Super Fast Game Development Flowcharts in VS Code

Free, flexible flowchart scripting in your editor with no drawing required

I was pleasantly surprised that my recent post about tracking to-dos in VS Code generated some interest, so here’s another killer free extension to help you manage your projects from within the editor.

If you’ve ever formally trained for software development, project management, or any discipline requiring design and planning, you may already be very familiar with flowcharts. Don’t worry if you haven’t. Here we’re just going to use a neat VS Code flowcharting extension to make diagrams that help us naturally think our way through various game design scenarios.

The extension you’ll need is Markdown Preview Mermaid Support by Matt Bierner. While you don’t have to fully understand what’s happening to use it, the short story is that Mermaid is a Javascript-based diagram rendering tool often used to draw up flowcharts from connections defined in Markdown files. All you need to do is install the extension, start a .md file in your project or another location of your choosing, define nodes and connections using Mermaid’s flowchart syntax (the extension also requires some formatting illustrated at the extension link above), and open Preview Mode to see the chart.

I have several examples to share, but you’ll probably think of loads of potential applications for this when you get going like I did.

Example: Planning screens and major features

I don’t chart out every little thing I do in development, games or otherwise, and you probably shouldn’t either. That said, I think it’s very helpful at the outset to sketch up everything you think a small project might contain and see if it’s really a small project or not.

I came up with a quick chart for what a game jam project might look like if development went according to plan. I used sharp rectangles for different scenes and rounded rects for major features.

# Jam Entry Fall '23
graph TD
subgraph Options
    Main--> a("Audio") & v("Video") & g("Gameplay")
subgraph Gameplay

After creating a header and telling VS Code I’m writing a Mermaid diagram, I defined a top-down graph using “graph TD.”

Nodes can be defined with one word if you don’t need spaces, and they can be created while defining a connection like in the line “Splash–>Title.” You can define a node with a different ID than the caption if you want to use spaces in the name, and the how you enclose the caption determines the node’s shape: ( ) for a rounded rectangle, [ ] for a regular rectangle, (( )) for a circle, etc.

The arrows and subgraph are probably easy to figure out. Here’s how the chart renders in Preview Mode:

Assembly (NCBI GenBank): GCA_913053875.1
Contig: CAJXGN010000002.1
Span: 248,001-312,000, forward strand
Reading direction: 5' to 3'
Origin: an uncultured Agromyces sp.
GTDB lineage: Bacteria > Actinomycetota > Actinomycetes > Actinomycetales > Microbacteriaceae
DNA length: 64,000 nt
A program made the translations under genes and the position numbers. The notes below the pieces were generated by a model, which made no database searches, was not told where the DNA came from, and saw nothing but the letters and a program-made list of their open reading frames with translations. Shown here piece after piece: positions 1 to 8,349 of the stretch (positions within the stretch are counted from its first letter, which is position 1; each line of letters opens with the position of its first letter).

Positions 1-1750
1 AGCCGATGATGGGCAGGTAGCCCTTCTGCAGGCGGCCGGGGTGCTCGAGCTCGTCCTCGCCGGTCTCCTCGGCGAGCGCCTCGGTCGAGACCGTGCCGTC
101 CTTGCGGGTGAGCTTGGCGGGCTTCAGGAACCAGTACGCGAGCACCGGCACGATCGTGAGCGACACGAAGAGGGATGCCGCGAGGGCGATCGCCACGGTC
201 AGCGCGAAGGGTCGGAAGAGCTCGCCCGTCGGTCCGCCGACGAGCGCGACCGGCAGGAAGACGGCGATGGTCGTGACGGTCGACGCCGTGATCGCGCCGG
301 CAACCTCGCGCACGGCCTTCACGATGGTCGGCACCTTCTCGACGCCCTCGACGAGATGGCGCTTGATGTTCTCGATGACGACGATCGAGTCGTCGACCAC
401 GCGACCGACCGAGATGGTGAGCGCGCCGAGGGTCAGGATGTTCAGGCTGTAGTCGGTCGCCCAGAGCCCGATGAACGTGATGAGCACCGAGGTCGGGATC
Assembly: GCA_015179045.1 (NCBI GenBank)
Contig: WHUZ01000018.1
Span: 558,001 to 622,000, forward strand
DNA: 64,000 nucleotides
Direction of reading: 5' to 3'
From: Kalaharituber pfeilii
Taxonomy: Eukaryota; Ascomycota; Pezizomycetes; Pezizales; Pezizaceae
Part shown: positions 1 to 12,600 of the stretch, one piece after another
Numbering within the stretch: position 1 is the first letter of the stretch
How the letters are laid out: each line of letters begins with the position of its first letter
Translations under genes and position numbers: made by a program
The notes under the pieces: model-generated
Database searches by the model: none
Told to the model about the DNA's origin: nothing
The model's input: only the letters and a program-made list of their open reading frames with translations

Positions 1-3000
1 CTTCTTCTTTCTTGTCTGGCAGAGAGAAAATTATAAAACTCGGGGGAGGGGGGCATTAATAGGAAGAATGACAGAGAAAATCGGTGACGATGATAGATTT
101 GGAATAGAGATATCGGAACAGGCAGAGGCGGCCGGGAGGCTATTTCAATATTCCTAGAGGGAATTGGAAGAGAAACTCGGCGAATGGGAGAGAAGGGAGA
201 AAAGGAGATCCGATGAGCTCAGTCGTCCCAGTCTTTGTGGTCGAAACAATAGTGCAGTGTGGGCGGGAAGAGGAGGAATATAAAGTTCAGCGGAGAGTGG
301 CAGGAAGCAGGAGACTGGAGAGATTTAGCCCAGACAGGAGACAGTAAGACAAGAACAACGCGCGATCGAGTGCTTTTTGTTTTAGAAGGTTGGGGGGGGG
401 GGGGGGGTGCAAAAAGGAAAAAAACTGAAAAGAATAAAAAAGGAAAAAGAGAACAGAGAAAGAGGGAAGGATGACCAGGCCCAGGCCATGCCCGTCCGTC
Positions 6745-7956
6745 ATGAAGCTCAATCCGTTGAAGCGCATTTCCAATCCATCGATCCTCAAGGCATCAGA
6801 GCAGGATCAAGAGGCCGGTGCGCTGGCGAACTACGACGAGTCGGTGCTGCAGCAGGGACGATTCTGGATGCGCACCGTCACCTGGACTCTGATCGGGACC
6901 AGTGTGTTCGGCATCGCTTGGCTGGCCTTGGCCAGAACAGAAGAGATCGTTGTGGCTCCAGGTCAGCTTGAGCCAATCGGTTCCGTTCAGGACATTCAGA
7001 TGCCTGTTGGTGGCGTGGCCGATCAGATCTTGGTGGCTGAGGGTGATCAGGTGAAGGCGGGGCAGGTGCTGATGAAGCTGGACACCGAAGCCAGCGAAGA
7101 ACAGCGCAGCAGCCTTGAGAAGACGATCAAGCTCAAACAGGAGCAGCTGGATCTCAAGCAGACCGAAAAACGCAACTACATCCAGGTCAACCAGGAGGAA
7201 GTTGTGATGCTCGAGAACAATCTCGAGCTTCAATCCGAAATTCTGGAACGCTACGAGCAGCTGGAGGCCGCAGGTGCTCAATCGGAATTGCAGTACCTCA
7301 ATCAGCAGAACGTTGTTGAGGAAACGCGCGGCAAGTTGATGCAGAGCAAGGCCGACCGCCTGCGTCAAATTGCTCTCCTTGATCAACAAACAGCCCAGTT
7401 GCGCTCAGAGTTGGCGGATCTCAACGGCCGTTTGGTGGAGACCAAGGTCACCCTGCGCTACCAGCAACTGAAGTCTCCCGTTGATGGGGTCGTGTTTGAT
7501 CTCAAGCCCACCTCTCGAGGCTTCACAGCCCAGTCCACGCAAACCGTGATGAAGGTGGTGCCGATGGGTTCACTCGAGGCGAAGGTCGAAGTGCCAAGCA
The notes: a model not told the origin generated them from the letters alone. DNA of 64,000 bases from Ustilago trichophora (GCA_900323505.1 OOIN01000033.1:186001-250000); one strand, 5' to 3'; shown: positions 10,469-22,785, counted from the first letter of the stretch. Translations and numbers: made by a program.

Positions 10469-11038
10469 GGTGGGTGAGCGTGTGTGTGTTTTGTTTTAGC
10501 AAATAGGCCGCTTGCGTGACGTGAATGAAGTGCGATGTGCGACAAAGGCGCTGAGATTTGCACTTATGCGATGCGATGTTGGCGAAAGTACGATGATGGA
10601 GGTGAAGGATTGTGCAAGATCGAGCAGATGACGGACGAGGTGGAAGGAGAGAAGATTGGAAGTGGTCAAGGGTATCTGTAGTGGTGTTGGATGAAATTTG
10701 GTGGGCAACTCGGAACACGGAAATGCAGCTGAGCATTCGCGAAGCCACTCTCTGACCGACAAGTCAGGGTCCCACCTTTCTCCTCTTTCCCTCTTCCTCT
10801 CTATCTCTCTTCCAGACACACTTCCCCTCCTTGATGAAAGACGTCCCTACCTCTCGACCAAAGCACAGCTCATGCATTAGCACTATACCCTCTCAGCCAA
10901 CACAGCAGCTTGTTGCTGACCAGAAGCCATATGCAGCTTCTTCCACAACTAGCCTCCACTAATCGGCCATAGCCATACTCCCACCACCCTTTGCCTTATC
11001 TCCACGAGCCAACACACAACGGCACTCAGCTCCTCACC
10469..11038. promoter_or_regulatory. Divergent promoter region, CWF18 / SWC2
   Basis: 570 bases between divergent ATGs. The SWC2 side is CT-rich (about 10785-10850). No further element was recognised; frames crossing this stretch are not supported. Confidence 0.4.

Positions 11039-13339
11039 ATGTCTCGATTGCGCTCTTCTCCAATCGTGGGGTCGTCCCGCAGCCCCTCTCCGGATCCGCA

Example: Playing with map layouts

Flowcharts can hold more than feature plans. Using less than ten lines of markup I was able to sketch out a reasonably complex level map plan.

It’s worth pointing out here that you can’t fully control the direction specific connections flow on the chart, meaning this likely wouldn’t be your final level map, but when you can sketch the basics this quickly, it’s probably a useful trick to have in your back pocket.

# First Floor Map
graph BT
EntryWay-->StairsDown & MainHall & StairsUp
StairsDown-->LongCorridor-->JailCell & ServantQuarters & GoldRoom
MainHall-->ThroneRoom & Kitchen
StairsUp-->KingsChambers & GuardTower

If you’re okay with simple rectangles and one-word labels, you can create a diagram almost as quickly as you can think of all the nodes.

Here’s how it renders:

Example: Planning branching dialog

When I see people talking about game design around the web, I see a lot of discussion about branching dialog systems. This is for good reason. Dialog in games gets complicated fast when the player has multiple response options and those options have different consequences.

Once again, I found this Mermaid extension suitable for great planning. This script got a little more complex, but it illustrates how powerful the node styling system is. Similar to CSS, I can define custom style classes and apply them to as many nodes as I want, meaning I was easily able to ensure you can easily distinguish between characters when going through the diagram.

# City Guard at Gate
graph TD
    subgraph Legend
        direction LR
    guardHalt["Who goes there?"]-->playerFriend["A friend. Well met."]
    playerFriend-->guardClosed["The city gate is closed by order of the king."]
    guardHalt-->playerEnemy["Your worst nightmare! (attack)"]
    playerEnemy-->fight((Result: Battle))
    guardClosed-->playerWrong["Wrong answer, metal pantser! (attack)"]-->fight
    guardClosed-->playerKing["I uh...I am...the king...?"]
    playerKing-->guardHail["MAKE WAY FOR HIS MAJESTY, THE KING!"]-->gate(("Result: The gate is opened"))

    class Guard,guardHalt,guardClosed,guardHail NPC
    class Player,playerFriend,playerEnemy,playerWrong,playerKing Player
classDef NPC fill:#025b7a;
classDef Player fill:#7a0202;


Again, you can do a much simpler version of this, but it was an interesting look at what’s possible.

Here’s what you end up with:

After playing with this extension for an afternoon, I think this may be very helpful in thinking through designs of all sizes. It also seems like an excellent way to communicate flows and bring others up to speed on what I’m doing if the need arises. For totally free, you can’t beat the price.

If you have another great extension for managing work inside VS Code, I’d love to hear about it.

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